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Screenplay by Jules Furthman and Leigh Brackett Directed by Howard

Screenplay by Jules Furthman and Leigh Brackett Directed by Howard

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Published by rustle49
Screenplay by Jules Furthman and Leigh Brackett for the classic 1958 Western.
Screenplay by Jules Furthman and Leigh Brackett for the classic 1958 Western.

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Published by: rustle49 on Aug 12, 2009
Copyright:Attribution Non-commercial

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02/06/2013

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Stumpy is talking excitedly to Dude. The bottle is on the desk untouched. Dude is in bad shape.

STUMPY:You telling me they was going to bring Chance in here and
make me give up Joe? Damn fools—Chance comes in here
with three strangers and tells me to unlock the door? What do
they think I’m going to do? You know what I’d do. I’d start
blasting. (turning suddenly on Dude, who is staring at nothing
and not listening)
Say, where’d you get that hat?

DUDE:Chance gave it to me for a souvenir.

Chance’s voice calls from outside.

CHANCE’S VOICE:Stumpy! I’m coming in.

STUMPY:(calling back) Come ahead. (to Dude) See, he ain’t too proud
to yell.

Chance comes in with Colorado. Chance ignores Dude, who stares now at him and Colorado with
a kind of blank misery.

CHANCE:(to Stumpy) Where are those deputy badges?

STUMPY:Right hand drawer.

Chance opens the drawer, takes out a badge, then rummages further.

CHANCE:Where’s the book—the one has the oath in it?

STUMPY:How do I know? If you can’t take care of your own traps
don’t look for me to do it.

CHANCE:(turns to Colorado) This’ll have to do. Raise your right hand.
Do you swear to take on all the duties of a sheriff’s deputy—

STUMPY:You got another idiot don’t know when he’s well off?

CHANCE:(ignoring him) —under the laws of Presidio County in the
state of Texas?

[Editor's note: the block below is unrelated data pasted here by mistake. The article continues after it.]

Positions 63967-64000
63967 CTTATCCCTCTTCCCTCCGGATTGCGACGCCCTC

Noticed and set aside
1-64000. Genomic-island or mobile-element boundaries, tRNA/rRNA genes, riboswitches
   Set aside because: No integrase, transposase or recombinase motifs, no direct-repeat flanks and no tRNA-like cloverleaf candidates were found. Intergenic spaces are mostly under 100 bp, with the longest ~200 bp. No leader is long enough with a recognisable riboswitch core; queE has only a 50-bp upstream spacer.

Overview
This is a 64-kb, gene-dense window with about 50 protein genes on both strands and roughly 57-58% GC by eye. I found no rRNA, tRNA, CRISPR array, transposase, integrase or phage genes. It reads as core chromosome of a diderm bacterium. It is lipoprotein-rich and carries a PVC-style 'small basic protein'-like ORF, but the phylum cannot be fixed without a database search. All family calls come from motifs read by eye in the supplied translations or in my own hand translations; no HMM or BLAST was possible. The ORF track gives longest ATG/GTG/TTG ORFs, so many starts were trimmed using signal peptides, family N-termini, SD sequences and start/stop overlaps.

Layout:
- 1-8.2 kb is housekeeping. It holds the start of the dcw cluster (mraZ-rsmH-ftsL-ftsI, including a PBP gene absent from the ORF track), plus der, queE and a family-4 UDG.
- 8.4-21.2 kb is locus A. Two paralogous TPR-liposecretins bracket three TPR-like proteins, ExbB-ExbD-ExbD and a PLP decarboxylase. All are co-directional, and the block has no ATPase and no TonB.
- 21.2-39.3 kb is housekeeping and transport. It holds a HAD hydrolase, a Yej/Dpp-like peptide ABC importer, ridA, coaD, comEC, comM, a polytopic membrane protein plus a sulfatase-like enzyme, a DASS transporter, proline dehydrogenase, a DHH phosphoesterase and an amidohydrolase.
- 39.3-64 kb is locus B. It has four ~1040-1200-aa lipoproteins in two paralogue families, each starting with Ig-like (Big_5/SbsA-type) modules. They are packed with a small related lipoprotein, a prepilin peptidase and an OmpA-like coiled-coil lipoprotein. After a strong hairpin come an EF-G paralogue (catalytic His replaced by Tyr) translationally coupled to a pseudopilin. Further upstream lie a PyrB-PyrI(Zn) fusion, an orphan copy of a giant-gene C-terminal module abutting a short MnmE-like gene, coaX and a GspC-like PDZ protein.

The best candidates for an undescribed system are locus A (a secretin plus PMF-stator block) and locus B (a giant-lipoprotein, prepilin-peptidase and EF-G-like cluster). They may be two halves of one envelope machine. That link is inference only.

COLORADO:I do.

CHANCE:(pinning badge on him) And that includes taking orders from
me.

COLORADO:Okay, Sheriff. Give me one.

CHANCE:Better go over to the hotel and get your stuff —move in here.
(as Colorado laughs) What’re you laughing at?

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COLORADO:What I got myself in for. (goes out)

STUMPY:Well, he’s cheerful about it, anyway.

There is a silence.

DUDE:How good is he?

CHANCE:He’s all right.

DUDE:As good as Wheeler said he was?

CHANCE:He got two of ‘em—threw me my gun and got one while it
was still in the air.

DUDE:Is he as good as I used to be?

CHANCE:It’d be pretty close. I’d hate to have to live on the difference.

DUDE:Then you got the best of it. Him for me. (takes off his badge
and throws it down)

STUMPY:What’re you talking about? What’re you saying, him for me?
(to Chance) What’s he mean? Nobody tells me anything.

CHANCE:You heard him. He’s quitting.

STUMPY:(to Dude) What’s got into you?

DUDE:Look at me. (holds out his shaking hands) Look, isn’t that
pretty? Shaking worse all the time. What can a man do with
hands like that? Go on, tell me. What can he do?

STUMPY:For God’s sake take a drink. You said Chance told you to. (to
Chance)
You did, didn’t you? Didn’t you say it?

CHANCE:He can take the whole bottle.

STUMPY:Go on, Dude. Go on.

Dude smiles and pours a drink, spilling the liquor. Just as he has finished the piano in the Rio
Bravo Saloon, which has been silent during the previous excitement, starts again and the notes of
the Deguello come strongly through the window. Dude turns his head. Stumpy goes to the window
and starts to close it.

DUDE:No, don’t close it.

Stumpy leaves it open. Dude listens to the o. s. Deguello, and a change comes over him. After a
minute, deliberately, he pours the drink back into the bottle.

DUDE:Never spilled a drop. (holds out his hands and looks at them)
Shakes are gone—just because of a piece of music. Till they
started playing that piece I forgot how I got into this thing.
Plain forgot. If they keep on playing that music I don’t think
I’ll forget again. (to Chance) If you want to give me another
shot at it, John, Stumpy can put that bottle away.

CHANCE:(to Stumpy) Put it away.

STUMPY:(picking up the bottle) Bring it out—put it back—nobody asks
me if I need a drink. And I ain’t going to wait for ‘em to ask,
‘cause I do. You two drive a man to it.

DUDE:(putting on his badge again) I’m going on watch again, unless
you got something else for me to do.

CHANCE:You could get cleaned up a little.

STUMPY:You sure could. You’re a hell of a looking deputy.

49

DUDE:I’m better’n I look. I can do that tonight. (goes to door) If you
think of it, send me some lunch. I feel like I could eat
something.

He goes out, and there is a silence.

STUMPY:(after a long pause) He’s got nothin’ in his stomach but guts.
(loudly, to Chance) Quit worrying about him and worry about
me. You know what to do about him. He’s going to be all
right, but I ain’t. That got my goat. I can’t take that. I can’t
watch a man— (as Chance goes to door) Where you going?

CHANCE:I’m going to get Dude some lunch. And you better—

STUMPY:I know, I know. Get back in my hole.

CHANCE:No, you better watch out when Colorado comes back. I forgot
to tell him how trigger-happy you are. We get a good man,
he’s got to watch you to keep from getting shot full of holes.

We follow Chance on his exit and see the happiness in his face.

FADE OUT.

FADE IN

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